New Caledonian Crows (Corvus moneduloides) in the South Pacific make tools to get at food – saw-toothed tools, curved ones and others. Here’s a video of a wild female crow in the lab of Russell Gray at the  University of Auckland in New Zealand.  She creates a hook by  sticking a straight metal stick under the duct tape at the bottom of a tube and then carefully bending it around the tube. Her hook complete, she then uses it to pick up a small bucket of food from within the tube. Pretty creative for those creatures that we disparage as “bird-brained!”

A New Caledonian Crow preparing to use its tool by Frédéric Desmoulins (CC BY-NC) at iNaturalist.org

A Common Raven (Corvus corax), the American Crow’s larger Northern relative, was documented in Scandinavia using its beak and foot to haul up an ice fisherman’s line to grab his catch. The PBS video on YouTube has clearly been staged for the camera, but demonstrates nicely what the raven learned to do when a camera wasn’t around.

A Common Raven by Catchang (CC BY-NC) at iNaturalist.org

And yet another favorite video comes from the science section of the New York Times.  An American Crow, after being taught to pick up rocks, quickly figures out how to raise the water level in a tube to get at a piece of floating food.  Aesop’s fable come to life! (Be patient – a short ad comes first.)

Seasons of a Crow’s Life

Crow on a snowy day on Lake George Road

Winter:  Huge flocks of dozens or hundreds or crows can gather at night. According to the Bird Academy class, the largest on record had as many as a thousand crows! Where many pines are available, hundreds of them will often disappear inside the branches for shelter. In areas where only deciduous trees are available, they will make do and sleep more exposed on bare branches.

In just the last 20-30 years, crows have begun to nest and roost at night in suburban and urban areas. Crows have always foraged in towns, but generally flew to fields outside of towns when darkness fell. Dr. McGowan attributes this change to several factors:  loss of natural habitat due to development, safety from predators due to city lights,  abundant food, simple curiosity and freedom from being hunted. The Federal Migratory Bird Treaty Act of 1970 allows crows to be shot but only in season; urban and suburban areas, though, generally  forbid hunting – a plus for the crows.

March and April: Around the time of the first serious snow melt, watch for crows carrying sticks.   They construct their nests high up in trees, usually just below the top or in the top quarter of a tree in a crotch or on horizontal branches.  The outer surface is all sticks, but the inner lining may be made of pine needles or animal hair from dogs or deer.  The whole crow family may help build a new nest each year.Dr. Ben VanderWeide, our township Stewardship Manager, spotted this nicely camouflaged nest filled with snow at Draper Twin Lake Park.  From the location and its stick construction, I’m guessing it’s a crow nest.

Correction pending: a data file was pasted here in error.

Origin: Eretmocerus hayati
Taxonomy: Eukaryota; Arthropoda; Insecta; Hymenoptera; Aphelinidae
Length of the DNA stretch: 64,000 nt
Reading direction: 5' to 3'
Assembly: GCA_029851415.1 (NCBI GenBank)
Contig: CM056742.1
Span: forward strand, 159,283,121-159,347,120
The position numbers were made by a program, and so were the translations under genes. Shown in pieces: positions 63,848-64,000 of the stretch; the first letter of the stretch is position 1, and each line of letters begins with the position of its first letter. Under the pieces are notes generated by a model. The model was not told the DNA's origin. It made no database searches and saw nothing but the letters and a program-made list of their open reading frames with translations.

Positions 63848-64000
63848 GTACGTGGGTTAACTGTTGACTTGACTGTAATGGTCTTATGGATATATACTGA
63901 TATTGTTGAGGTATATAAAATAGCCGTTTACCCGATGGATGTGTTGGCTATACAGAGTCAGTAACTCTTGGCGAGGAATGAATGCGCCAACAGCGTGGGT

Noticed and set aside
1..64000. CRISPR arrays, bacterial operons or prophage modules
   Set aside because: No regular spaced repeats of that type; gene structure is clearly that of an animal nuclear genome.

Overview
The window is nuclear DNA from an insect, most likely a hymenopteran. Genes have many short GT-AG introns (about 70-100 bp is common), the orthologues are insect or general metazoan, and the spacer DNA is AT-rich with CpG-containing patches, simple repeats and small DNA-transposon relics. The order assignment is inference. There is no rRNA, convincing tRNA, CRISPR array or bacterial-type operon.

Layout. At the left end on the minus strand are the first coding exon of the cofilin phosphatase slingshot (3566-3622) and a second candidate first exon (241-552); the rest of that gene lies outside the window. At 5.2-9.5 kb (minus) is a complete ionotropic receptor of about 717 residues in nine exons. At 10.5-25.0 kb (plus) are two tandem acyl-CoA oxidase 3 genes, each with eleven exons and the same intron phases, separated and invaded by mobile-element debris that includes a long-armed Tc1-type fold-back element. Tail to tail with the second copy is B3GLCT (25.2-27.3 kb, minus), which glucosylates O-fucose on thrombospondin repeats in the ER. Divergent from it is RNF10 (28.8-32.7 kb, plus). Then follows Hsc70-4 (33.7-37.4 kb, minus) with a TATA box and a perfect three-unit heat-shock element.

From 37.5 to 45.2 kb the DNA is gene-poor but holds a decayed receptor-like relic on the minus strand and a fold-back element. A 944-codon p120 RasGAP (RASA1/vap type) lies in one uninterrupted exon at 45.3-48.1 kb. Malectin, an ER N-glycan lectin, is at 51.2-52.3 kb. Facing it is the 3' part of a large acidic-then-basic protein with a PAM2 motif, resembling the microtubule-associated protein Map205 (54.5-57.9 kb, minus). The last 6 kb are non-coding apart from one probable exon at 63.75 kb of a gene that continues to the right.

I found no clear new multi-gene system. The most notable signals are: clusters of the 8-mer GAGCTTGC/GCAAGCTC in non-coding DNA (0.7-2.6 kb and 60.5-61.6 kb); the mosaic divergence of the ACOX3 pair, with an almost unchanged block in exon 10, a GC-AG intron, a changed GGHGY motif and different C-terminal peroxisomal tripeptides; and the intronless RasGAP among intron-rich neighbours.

A well-camouflaged, snow-covered crow nest at Draper Twin Lake Park

April to May:  Females make a new high-pitched crow sound that the Cornell staff calls “whining.” They think it may be a signal that the female is hungry since males and their family helpers often fly to her with food when they hear it. The female lays 3-9 bluish to olive green eggs with gray or brown splotches near the egg’s large end. The female incubates the eggs for 18 -19 days and broods the little nestlings for an unusually long time, 5-6 weeks! As a comparison, our Eastern Bluebirds brood their nestlings for only 16-18 days.  Crows usually have 1-2 clutches per year.

June to July: Dr. McGownan describes the summer months  as often the noisiest time of the year for crows. Fledglings mouths are bright red inside as they beg loudly to be fed.  (Listen to the fledgling call at this link.) The nestlings and fledglings don’t venture far from the nest if they leave at all in this period.

A juvenile crow begging for food by Michelle at iNaturalist.org (CC BY-NC-SA)

September:  By now, baby crows are practicing more of their sounds. The crows start to forage outside of their territory again.  Gangs of fledglings and yearlings may gather together wherever they find a food source. The family feeds the fledglings for two months after they’re out of the nest, so it takes roughly 4 months of work to raise a family of crows – a long time in the bird world.

No Wonder I Like Crows!

An American crow acting as sentinel for its family.

Crows live relatively long lives for a bird, about 20 years –  and their feathers start to turn white here and there about halfway through their long lives. (Hmm…sounds familiar.) They clearly pass on information from one generation to another. Some of them are tool makers. Though DNA tests done at Cornell show there is infidelity among crow pairs (what researchers call “extra-pair breeding”),  the majority are monogamous and family-oriented.  In his 30 years of research, Dr. McGowan has only found one crow killed by another crow; killing their own kind is extremely rare. They clearly remember both good experiences and bad ones for a long time. In other words, despite being wild, winged creatures with vastly different lives, they still have many things in common with us humans.

Let’s see…crows can be described as a species that is social, curious, mischievous, creative, birds that enjoy investigating new things. Generalists rather than specialists, their behavior and skills show lots of variety and they enjoy a palate that ranges from nuts, seeds and berries to meat, beer and pizza. It occurs to me that those are some of the qualities I enjoy in my friends and family! So no wonder crows fascinate me – and I hope that now, they intrigue you a bit, too.